Parakeet may be able to significantly speed up your code.

To accelerate a function, wrap it with Parakeet's **@jit** decorator:

```python

import numpy as np

from parakeet import jit

x = np.array([1,2,3])

y = np.tanh(x * alpha) + beta

@jit

def fast(x, alpha = 0.5, beta = 0.3):

return np.tanh(x * alpha) + beta

@jit

def loopy(x, alpha = 0.5, beta = 0.3):

y = np.empty_like(x, dtype = float)

for i in xrange(len(x)):

y[i] = np.tanh(x[i] * alpha) + beta

return y

@jit

def comprehension(x, alpha = 0.5, beta = 0.3):

return np.array([np.tanh(xi*alpha) + beta for xi in x])

assert np.allclose(fast(x), y)

assert np.allclose(loopy(x), y)

assert np.allclose(comprehension(x), y)

```

Install

====

You should be able to install Parakeet from its [PyPI package](https://pypi.python.org/pypi/parakeet/) by running:

pip install parakeet

Dependencies

====

Parakeet is written for Python 2.7 (sorry internet) and depends on:

* [treelike](https://github.com/iskandr/treelike)

* [nose](https://nose.readthedocs.org/en/latest/) for unit tests

* [NumPy and SciPy](http://www.scipy.org/install.html)

Optional (if using the LLVM backend):

* [llvmpy](http://www.llvmpy.org/#quickstart)

How does it work?

====

Your untyped function gets used as a template from which multiple *type specializations* are generated

(for each distinct set of input types).

These typed functions are then churned through many optimizations before finally getting translated into native code.

More information

===

* Read more about Parakeet on the [project website](http://www.parakeetpython.com)

* Ask questions on the [discussion group](http://groups.google.com/forum/#!forum/parakeet-python)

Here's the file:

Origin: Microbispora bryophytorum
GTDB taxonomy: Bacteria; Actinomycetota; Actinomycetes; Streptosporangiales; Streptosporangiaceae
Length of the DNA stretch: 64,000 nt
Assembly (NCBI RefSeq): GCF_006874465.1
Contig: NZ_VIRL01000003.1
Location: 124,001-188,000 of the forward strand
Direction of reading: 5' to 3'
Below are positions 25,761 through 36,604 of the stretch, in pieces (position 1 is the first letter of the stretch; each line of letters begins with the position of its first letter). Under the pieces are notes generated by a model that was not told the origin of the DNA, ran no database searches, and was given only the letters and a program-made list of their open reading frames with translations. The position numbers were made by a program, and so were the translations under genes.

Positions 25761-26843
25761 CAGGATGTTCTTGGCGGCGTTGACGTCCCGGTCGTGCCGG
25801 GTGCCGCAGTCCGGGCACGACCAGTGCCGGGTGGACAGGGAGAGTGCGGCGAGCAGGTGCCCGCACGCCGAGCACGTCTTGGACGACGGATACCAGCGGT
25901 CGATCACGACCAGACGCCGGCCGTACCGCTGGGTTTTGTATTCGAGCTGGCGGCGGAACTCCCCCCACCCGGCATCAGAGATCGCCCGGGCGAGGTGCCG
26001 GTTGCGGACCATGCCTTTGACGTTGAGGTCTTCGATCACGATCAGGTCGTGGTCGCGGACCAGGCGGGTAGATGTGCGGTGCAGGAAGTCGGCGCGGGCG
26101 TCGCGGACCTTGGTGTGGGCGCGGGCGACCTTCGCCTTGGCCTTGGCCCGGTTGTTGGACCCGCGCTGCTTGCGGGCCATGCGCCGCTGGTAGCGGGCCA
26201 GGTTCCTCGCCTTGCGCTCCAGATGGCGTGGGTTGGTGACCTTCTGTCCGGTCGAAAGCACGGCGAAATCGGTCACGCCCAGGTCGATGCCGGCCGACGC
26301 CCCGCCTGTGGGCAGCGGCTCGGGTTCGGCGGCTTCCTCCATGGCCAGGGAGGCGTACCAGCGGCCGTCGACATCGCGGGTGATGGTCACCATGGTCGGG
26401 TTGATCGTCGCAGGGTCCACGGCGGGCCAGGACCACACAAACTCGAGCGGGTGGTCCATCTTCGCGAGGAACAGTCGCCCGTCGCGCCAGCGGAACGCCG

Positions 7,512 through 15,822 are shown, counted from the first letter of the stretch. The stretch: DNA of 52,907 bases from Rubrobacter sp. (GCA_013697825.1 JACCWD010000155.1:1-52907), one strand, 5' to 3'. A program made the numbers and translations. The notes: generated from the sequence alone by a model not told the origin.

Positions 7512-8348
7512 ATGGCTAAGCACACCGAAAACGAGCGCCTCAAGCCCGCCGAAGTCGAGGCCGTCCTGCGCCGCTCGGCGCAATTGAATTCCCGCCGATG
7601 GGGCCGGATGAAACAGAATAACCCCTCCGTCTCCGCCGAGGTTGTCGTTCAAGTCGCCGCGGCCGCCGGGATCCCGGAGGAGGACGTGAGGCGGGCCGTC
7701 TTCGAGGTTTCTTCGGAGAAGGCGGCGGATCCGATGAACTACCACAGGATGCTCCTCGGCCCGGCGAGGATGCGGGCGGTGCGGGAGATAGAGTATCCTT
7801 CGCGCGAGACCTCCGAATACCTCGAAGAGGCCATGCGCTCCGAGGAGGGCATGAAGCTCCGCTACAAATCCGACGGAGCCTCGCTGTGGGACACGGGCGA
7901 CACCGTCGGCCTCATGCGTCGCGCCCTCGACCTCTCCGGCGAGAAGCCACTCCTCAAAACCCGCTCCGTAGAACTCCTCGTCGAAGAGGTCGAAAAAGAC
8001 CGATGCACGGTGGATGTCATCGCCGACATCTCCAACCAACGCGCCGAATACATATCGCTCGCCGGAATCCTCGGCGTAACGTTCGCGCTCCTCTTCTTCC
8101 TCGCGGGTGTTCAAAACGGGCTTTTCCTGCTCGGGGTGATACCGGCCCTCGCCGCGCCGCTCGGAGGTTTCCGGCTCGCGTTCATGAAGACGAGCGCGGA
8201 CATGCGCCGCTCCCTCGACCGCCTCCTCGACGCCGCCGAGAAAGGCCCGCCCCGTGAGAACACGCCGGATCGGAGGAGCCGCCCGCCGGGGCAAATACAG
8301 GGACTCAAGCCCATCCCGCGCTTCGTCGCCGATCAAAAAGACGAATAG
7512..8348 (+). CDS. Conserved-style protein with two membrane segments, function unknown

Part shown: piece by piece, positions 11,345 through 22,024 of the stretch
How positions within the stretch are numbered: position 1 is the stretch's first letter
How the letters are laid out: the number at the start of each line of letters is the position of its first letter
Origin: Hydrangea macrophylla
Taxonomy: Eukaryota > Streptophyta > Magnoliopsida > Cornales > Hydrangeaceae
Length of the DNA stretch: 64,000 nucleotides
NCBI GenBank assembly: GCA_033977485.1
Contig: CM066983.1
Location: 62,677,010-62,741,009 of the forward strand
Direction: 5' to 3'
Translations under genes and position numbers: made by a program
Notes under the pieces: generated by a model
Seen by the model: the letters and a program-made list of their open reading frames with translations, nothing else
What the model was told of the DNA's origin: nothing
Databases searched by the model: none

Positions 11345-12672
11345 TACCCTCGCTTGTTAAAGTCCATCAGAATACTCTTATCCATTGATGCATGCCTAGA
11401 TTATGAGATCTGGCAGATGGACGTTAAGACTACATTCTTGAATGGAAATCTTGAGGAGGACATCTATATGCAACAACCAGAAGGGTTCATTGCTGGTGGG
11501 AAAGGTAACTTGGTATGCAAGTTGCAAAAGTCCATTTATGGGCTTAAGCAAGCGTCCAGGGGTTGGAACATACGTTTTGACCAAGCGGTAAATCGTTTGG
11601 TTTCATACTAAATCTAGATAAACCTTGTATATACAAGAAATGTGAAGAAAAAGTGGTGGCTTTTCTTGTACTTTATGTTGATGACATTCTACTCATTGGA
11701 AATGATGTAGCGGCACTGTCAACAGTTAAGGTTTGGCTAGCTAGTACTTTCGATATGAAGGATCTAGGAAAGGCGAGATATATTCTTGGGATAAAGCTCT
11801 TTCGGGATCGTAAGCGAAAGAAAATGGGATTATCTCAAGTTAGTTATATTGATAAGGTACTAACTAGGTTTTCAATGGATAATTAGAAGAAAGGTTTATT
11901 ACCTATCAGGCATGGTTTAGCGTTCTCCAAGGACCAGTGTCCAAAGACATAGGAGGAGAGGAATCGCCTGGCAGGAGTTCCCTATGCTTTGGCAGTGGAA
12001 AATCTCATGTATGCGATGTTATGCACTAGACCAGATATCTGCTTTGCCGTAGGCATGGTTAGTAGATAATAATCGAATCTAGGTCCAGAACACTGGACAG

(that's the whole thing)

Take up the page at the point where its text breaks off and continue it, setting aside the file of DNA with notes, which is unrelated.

* Watch the [Parakeet presentation](https://vimeo.com/73895275) from this year's [PyData Boston](http://pydata.org/bos2013), look at the [HotPar slides](https://www.usenix.org/conference/hotpar12/parakeet-just-time-parallel-accelerator-python) from last year

* Contact the [main developer](http://www.rubinsteyn.com) directly

Supported language features

====

Parakeet cannot accelerate arbitrary Python code, it only supports a limited subset of the language:

* Scalar operations (i.e. "x + 3 * y")

* Control flow (if-statements, loops, etc...)

* Nested functions and lambdas

* Tuples

* Slices

* NumPy array expressions (i.e. "x[1:, :] + 2 * y[:-1, ::2]")

* NumPy array constructors (i.e. np.ones, np.empty, etc..)

* NumPy ufuncs (i.e. np.sin, np.exp, etc..)

* List literals (interpreted as array construction)

* List comprehensions (interpreted as array comprehensions)

* Parakeet's "adverbs" (higher order array operations like parakeet.map, parakeet.reduce)

Backends

===

Parakeet currently supports compilation to C or LLVM. To switch between these options change `parakeet.config.default_backend` to either "c" or "llvm".

## Project details

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Filename, size & hash SHA256 hash help | File type | Python version | Upload date |
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parakeet-0.18.tar.gz (216.8 kB) Copy SHA256 hash SHA256 | Source | None | Oct 31, 2013 |